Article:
Phase 3, Disillusionment
Inevitably, reality sets in. Governments put conditions on the assistance they will give, insurance companies find reasons not to pay out on survivors’ once greatest asset — their home — and the media and some helping agencies go home. This phase can last from several months to up to two years.
No longer the focus of the world’s (or even the region’s) attention, survivors begin to experience a strong sense of anger, resentment, bitterness, and deep disappointment if they now begin to experience delays, failures, and/or unfulfilled hopes or promises of aid. People are exhausted by now, worn by the extreme stress of ongoing recovery effort.
At this stage, survivors question aid and governmental agencies’ promises, intentions, service delivery, and achievements. The grim reality of just how long and difficult a road it will be back to “normal” presents itself. People concentrate on rebuilding their own individual lives and solving individual problems. The feeling of “shared community” is lost. Both community leaders and aid agencies have a role here in disseminating correct information, and trying to do damage control with misinformation that spreads via the rumour machine (and these days, on social networking sites as well).
Many of the outside agencies that were active at previous phases now pull out. Local agencies may be shown to be quite weak without the outside aid, and alternative sources of funding and assistance need to be explored by the community — and possibly by individual families as well.
Phase 4, Reconstruction
Lasting for several years following the disaster, this is the long-term phase of disaster recovery. It may proceed at a glacial pace and is probably not supremely interesting to the media (until anniversary days of the event, when follow-up media reports are prepared).
The emotions that appear here can vary widely according to (1) the status (emotional and financial) of survivors, (2) the manner in which previous stages were handled, and (3) the actual level of resources that have come available: more resources equals less survivor stress, and the converse is also true. Survivors realise that they are ultimately responsible for solving the problems of their lives. If recovery efforts are visible, the community — and through that the individuals in it — achieve a sense of efficacy, that sense of being empowered that fuels further recovery. If community efforts towards recovery are not visible, individuals are more at risk for succumbing to PTSD and other serious mental and physical un-wellness.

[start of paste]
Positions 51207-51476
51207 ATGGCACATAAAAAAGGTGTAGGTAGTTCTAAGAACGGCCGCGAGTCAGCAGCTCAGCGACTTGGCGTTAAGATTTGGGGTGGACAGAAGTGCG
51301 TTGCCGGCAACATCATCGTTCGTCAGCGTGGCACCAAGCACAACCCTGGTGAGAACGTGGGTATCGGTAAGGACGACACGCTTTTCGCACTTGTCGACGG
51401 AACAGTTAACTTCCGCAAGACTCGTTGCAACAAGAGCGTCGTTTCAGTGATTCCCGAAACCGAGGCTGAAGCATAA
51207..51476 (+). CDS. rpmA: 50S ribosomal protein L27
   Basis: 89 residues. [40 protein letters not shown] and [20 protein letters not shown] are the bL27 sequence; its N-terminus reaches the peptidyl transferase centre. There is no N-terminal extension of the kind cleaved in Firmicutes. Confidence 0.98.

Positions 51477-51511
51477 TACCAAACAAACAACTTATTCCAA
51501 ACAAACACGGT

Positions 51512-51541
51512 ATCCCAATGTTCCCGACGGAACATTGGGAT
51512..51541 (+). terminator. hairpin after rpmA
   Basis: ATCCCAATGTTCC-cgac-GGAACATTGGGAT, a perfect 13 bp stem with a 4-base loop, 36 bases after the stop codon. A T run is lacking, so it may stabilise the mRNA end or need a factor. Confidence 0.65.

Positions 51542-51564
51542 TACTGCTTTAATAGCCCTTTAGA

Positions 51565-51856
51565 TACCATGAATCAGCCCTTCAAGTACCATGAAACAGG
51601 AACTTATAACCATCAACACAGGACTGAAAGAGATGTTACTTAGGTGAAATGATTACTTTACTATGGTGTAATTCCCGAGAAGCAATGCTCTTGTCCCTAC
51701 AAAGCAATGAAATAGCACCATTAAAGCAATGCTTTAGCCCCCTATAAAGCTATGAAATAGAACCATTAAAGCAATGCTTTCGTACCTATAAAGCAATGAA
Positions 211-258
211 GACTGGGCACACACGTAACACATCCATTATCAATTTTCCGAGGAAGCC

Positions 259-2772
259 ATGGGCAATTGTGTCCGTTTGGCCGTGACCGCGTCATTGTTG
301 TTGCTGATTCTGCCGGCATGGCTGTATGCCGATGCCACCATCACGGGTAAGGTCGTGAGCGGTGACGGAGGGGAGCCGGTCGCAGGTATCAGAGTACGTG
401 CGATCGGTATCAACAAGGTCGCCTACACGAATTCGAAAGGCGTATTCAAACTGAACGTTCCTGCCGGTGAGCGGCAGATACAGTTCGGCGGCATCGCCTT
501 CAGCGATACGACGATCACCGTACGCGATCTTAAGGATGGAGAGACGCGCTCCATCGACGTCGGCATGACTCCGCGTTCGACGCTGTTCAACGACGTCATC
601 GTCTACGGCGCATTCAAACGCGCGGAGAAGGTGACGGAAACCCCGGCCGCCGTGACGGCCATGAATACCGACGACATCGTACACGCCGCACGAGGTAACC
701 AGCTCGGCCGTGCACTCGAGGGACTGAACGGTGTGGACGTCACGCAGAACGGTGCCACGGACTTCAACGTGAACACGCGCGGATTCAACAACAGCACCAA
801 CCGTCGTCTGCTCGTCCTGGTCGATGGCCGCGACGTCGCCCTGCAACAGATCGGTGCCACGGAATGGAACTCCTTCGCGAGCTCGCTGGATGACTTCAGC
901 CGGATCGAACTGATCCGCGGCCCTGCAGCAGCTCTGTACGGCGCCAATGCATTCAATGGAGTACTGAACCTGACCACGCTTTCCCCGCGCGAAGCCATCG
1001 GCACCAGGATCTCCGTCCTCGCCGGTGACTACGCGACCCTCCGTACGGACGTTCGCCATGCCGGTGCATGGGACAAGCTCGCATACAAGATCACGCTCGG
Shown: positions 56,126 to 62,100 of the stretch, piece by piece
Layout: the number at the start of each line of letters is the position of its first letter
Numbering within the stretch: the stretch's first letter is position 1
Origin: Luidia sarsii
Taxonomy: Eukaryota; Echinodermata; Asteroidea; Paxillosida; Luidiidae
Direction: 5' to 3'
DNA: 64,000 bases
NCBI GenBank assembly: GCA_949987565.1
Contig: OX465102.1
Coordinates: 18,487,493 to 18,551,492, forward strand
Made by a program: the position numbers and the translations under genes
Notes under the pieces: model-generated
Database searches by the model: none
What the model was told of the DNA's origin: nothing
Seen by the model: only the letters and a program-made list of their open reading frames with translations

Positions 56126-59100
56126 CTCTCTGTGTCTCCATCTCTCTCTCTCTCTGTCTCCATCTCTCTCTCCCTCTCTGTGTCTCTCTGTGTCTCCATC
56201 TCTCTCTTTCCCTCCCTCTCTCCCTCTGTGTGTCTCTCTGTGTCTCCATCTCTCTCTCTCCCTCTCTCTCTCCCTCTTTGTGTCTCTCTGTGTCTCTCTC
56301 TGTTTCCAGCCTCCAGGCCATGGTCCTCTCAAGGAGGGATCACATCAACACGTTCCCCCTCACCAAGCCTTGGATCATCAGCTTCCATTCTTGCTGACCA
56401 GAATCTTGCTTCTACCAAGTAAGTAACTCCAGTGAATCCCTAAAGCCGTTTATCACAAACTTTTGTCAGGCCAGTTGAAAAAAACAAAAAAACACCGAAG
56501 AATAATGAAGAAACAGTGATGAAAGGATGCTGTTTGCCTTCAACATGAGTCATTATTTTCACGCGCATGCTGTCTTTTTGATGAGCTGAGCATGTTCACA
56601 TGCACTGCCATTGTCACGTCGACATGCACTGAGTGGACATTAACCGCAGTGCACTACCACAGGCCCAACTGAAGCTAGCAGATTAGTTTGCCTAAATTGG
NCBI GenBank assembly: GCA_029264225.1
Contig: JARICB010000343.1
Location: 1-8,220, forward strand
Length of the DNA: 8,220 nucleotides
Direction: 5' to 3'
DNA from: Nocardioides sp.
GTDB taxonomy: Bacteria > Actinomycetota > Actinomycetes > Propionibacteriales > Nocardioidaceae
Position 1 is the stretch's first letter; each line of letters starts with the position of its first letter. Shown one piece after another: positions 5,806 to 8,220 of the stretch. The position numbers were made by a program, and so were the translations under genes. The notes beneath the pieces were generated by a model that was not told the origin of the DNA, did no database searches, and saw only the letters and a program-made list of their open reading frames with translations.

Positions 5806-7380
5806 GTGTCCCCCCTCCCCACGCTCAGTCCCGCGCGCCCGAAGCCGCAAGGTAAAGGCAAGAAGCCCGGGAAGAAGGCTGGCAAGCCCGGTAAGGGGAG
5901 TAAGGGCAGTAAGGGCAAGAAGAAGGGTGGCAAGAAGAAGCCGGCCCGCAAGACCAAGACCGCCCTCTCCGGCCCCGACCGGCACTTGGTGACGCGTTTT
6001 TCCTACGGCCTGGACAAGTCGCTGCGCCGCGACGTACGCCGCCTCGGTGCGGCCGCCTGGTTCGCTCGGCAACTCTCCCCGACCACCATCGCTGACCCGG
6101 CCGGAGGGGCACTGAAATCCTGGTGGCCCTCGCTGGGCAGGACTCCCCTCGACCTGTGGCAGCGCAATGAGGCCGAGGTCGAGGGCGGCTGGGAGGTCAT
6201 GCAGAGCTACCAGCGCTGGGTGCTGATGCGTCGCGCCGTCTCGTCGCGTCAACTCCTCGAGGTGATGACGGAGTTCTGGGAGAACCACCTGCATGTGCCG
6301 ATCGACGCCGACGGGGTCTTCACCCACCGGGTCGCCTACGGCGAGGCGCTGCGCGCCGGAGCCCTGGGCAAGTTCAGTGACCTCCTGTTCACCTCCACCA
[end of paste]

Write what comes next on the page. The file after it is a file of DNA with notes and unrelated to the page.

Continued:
Mostly, the behaviours seen at the Reconstruction phase are those of self-responsibility. In the best case scenario, individuals and families have assumed control of their own recovery, and new construction plans reaffirm belief in their capabilities and capacity to recover. If things have been mishandled all along, and/or there are few resources available for re-construction, behaviours will tend to be more dysfunctional: the apathy of depression may be seen instead of focused movement towards re-establishment of “normal”.
At the last phase of recovery here, the people of the community and the groups who have a long-term investment in it are the crucial components. (Hallock, D., 2010; North Carolina Cooperative Extension Service, 1999)
- Hallock, D. (2010). Understanding the four phases of disaster recovery. Retrieved from: hyperlink.
- North Carolina Cooperative Extension Service. (1999). Common stages of disaster recovery. Retrieved from: hyperlink.
This article was adapted from the “Psychological First Aid” Mental Health Academy course. This short course will equip you to successfully enter a disaster relief setting or situation of narrower-scale adversity, and offer Psychological First Aid, promoting safety, calmness, empowerment, connectedness, and hope to survivors.